Since the shocking election of Donald Trump for president, many engaged citizens on both the right and the left have been worried about what kind of cabinet he will appoint. The President’s cabinet members are their most trusted confidants in conducting policy. The very word “cabinet” comes from the Italian word “cabinetto” which means “a small private room.” The first president to use the term “cabinet” was James Madison when he described the inner workings of the presidency as a “cabinet.” As Mr. Trump’s presidency becomes clearer, it is ever evident that he will be taking this notion of a “private small room” to the fullest extent. But just where did this idea of a cabinet come from?
Firstly, the cabinet of the president is not explicitly defined in the constitution. Rather, the central authority of the cabinet comes from Article 2; Section 2 of the Constitution which states that the president “… may require the opinion, in writing, of the principal officer in each of the executive departments, upon any subject relating to the duties of their respective offices”. The Constitution does not specify the number of executive positions that can be held which is expected given that the Constitution is living document subject to amendment. Additionally, since the cabinet is not explicitly defined in the constitution, it is considered to be an amendment by custom rather than Congress.
The first cabinet was ironically established by our very first president, George Washington. However, his cabinet was much smaller than anything today. Many of our founding fathers were part of the first cabinet; Thomas Jefferson held the position of Secretary of State, Alexander Hamilton as Treasury Secretary, Henry Knox as Secretary of War (or defense today), and Edmund Randolph as Attorney General. Some of the most influential people involved in founding our nation were in the first cabinet, and many that serve in the president’s cabinet are typically destined to stay in politics for the rest of their professional life. Ironically, there was a lot of infighting within the first presidential cabinet over the establishment of a national bank where Jefferson and Hamilton vigorously argued over its existence. Many fear that this infighting will be persistent in a Trump presidency given the vast array of appointees he ahs made thus far.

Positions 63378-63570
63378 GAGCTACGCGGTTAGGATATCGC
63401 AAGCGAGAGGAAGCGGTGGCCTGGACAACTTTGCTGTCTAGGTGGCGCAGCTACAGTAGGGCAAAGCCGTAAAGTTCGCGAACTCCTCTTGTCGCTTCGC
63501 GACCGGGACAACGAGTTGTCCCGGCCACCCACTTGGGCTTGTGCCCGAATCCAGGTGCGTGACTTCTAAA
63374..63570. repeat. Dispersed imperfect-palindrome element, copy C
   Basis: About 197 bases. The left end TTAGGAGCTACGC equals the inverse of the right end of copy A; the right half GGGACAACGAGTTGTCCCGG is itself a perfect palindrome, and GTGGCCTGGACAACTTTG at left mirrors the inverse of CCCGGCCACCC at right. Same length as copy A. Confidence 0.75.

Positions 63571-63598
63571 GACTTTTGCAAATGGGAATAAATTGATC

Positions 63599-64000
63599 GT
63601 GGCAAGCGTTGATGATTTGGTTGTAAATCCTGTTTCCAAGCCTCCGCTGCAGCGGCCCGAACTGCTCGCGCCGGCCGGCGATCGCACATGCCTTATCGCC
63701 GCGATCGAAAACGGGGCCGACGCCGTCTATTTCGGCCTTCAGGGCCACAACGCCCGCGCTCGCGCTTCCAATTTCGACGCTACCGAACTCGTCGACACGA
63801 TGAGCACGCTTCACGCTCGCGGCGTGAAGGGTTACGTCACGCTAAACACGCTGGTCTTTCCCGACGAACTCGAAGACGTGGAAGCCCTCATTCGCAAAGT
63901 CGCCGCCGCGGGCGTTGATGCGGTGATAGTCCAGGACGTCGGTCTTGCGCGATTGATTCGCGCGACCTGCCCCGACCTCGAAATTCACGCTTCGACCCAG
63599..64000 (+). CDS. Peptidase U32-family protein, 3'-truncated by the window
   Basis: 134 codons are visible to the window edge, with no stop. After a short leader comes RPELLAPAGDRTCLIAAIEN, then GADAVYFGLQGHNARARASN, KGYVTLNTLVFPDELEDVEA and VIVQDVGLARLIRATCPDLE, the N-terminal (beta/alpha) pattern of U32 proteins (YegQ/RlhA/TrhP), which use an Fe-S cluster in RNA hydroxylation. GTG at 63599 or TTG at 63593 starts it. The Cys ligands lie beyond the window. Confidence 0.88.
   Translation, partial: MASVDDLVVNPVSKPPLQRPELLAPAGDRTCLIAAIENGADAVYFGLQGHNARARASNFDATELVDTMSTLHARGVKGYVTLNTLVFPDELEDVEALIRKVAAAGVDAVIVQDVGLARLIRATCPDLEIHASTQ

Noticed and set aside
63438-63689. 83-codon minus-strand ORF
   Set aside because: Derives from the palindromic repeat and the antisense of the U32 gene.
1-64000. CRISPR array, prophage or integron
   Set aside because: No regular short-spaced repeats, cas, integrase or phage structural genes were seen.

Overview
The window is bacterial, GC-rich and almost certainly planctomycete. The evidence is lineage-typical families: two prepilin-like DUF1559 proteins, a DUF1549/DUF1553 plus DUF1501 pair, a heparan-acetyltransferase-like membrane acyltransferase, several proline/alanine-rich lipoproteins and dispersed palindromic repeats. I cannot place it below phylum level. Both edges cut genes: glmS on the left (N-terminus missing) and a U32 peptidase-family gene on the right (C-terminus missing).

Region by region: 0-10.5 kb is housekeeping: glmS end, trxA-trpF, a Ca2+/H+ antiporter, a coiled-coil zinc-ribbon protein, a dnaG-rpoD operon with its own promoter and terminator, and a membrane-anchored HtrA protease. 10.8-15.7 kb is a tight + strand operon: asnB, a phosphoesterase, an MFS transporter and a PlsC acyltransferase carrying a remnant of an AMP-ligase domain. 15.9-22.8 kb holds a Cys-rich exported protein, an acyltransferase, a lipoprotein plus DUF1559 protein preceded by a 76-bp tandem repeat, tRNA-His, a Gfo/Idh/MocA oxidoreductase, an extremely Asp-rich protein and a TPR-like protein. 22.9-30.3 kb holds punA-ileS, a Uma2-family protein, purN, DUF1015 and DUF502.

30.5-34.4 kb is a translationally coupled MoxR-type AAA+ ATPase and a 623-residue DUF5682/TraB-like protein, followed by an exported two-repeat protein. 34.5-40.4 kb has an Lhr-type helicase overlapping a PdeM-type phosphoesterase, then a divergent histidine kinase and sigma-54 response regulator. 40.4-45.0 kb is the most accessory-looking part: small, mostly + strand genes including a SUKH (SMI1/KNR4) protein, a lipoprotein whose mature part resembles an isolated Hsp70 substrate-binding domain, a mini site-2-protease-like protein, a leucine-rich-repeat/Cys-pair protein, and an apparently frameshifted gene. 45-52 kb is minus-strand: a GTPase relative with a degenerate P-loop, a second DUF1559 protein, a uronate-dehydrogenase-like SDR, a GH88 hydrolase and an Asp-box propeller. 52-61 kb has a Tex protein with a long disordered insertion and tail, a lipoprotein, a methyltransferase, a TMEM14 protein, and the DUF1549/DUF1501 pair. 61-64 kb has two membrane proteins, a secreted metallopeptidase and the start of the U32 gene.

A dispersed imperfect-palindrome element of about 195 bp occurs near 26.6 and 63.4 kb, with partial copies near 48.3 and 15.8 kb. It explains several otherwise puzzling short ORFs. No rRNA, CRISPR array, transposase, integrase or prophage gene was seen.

Today, Cabinet Secretaries are chosen by the President themselves and then approved by the Senate. Although not every cabinet position has to be approved, (about 1,100/4,000 total positions the president is responsible for) the most important positions have to be approved, and their only restriction is that they cannot hold a secretary position and a congressional seat. Today, cabinet members are paid rather healthily wth a salary of $205,700.
Cabinet secretaries do not have term limits, but rather they serve so long as the president that appointed them is in office. Executive secretaries answer to no one except the president and therefore can only be fired by the president. As expected, they are supposed to resign when their president’s term is up.
Cabinet members have typically been those who are extremely familiar with politics. They are often former governors, senators, and congressman, however, Trump has already flipped that script. Much like Reagan in 1980, he has been filling his cabinet with military experts and private sector Wall Street gurus. Some people like this change of pace, saying that this is just Trump “draining the swamp.” Others have been critical of his picks saying that he has been draining the swamp and “replacing it with toxic waste.” Whatever your opinion is, this cabinet is set to be vastly different than the one that preceded it and thereofre we should expect nothing less than a radical shift in policy.
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